1. Check if you can feel it
Put on some gloves and do a manual inspection. Yes, this means you’ll have to physically stick your gloved hand into the toilet and see if you can feel the toy. Toys will often become lodged at the first bend in the toilet’s drain. If this is the case, simply use your hands, a coat hanger, needle nose pliers or whatever you can to pull the toy out.
2. Break out the plunger
If you can’t feel the toy in the toilet, a plunger is your next step. The goal is to push that toy right down past the toilet and into the plumbing system. Usually, if it makes it into the drains, it won’t cause issues in the future.
Ideally, you’ll use what’s called a “flange plunger,” which is made specifically for toilets, and is slightly different than the “cup plunger” most people have, in that it has an extra piece of rubber that properly seals the toilet drain. You get bonus points for running your plunger under hot water for a few minutes to soften the rubber, creating a better seal. If after a few minutes of plunging you still can’t clear the toy, don’t bother anymore; it doesn’t look like a plunger will work!
3. Try a closet auger
A closet auger, also known as a toilet auger, is a type of drain snake. But it’s preferable for this job because it houses a larger cable in a steel tube that can act more forcefully on whatever is lodged in the toilet. When using the closet auger, you’re trying to either hook the toy and pull it back out, or push it through the toilet into the drain. It’s better if you can pull it out, but it is often quite difficult to do this and the blockage winds up being pushed through. Again, once whatever was blocking the toilet is through to the drain, very rarely does it cause further issues.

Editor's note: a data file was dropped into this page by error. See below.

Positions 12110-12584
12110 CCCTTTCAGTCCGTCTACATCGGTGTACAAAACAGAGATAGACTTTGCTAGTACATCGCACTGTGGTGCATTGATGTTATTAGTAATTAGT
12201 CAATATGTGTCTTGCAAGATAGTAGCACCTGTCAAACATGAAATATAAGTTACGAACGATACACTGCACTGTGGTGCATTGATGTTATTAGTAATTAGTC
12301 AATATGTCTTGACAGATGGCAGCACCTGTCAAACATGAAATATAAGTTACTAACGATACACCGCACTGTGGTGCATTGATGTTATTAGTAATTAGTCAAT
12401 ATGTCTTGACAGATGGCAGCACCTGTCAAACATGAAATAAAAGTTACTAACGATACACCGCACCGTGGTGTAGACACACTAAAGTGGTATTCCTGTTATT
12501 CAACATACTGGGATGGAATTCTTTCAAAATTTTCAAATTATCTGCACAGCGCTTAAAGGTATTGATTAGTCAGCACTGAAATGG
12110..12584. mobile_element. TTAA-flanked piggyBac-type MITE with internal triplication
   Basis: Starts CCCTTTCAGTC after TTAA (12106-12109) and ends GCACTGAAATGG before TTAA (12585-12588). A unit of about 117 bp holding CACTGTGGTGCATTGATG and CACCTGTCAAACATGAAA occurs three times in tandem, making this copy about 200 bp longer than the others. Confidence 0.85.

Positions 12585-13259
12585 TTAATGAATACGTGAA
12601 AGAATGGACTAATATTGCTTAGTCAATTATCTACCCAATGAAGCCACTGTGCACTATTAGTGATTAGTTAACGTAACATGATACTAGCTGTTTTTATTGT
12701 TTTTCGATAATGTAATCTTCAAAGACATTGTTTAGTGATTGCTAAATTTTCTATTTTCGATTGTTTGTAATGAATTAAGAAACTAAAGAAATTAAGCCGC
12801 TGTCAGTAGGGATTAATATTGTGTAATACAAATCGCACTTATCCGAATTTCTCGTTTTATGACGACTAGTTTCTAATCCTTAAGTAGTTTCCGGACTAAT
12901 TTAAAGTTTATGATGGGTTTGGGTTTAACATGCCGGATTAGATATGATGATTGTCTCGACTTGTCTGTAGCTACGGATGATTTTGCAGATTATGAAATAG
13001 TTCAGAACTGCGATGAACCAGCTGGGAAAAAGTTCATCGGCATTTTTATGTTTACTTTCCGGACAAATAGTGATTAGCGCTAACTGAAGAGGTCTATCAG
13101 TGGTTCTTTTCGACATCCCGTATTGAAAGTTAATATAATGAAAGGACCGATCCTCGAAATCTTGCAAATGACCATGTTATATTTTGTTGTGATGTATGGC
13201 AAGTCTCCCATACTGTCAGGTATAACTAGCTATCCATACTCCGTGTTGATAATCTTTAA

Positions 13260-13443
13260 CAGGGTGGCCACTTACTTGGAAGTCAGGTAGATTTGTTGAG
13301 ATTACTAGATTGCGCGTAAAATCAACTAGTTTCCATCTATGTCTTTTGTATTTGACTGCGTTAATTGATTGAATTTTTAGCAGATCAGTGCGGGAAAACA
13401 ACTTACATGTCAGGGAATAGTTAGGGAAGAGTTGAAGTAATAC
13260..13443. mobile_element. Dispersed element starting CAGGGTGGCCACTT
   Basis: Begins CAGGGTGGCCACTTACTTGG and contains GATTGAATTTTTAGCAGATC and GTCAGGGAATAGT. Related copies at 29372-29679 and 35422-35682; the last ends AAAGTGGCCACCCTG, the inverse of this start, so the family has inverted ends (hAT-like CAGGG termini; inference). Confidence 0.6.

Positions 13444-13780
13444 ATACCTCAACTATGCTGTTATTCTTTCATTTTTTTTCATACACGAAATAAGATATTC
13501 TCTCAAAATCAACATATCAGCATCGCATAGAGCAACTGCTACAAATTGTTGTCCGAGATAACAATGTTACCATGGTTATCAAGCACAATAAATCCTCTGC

4. If all else fails, remove the toilet
If none of the previous steps has worked, you’ll need to take the toilet off and see if you can get the toy from the underside. Often, toys and other items will be lodged at the lowest point in the toilet, right before the drain. To do this, make sure you clear the bowl and tank of any water (yes, you have to do this by scooping), turn off the water supply and disconnect the toilet. It is usually best to then either put it in the tub, or to bring it outside and flip it over!
5. Worst-case scenario: Get a new toilet
If you still haven’t been able to clear the blockage from the toilet (and are sure it’s not in the drain), this unfortunately the only other thing to do is replace the toilet altogether. This is an expensive solution, but sometimes necessary! Of course, most people will want to have a plumber run through the steps above before starting fresh with a new toilet.
Geoff Burke is the owner/operator of Watermark Plumbing Services Inc., which services residential and commercial customers in the Greater Toronto Area. Follow his weekly blog, “How NOT to Call the Plumber,” by clicking on the link above.
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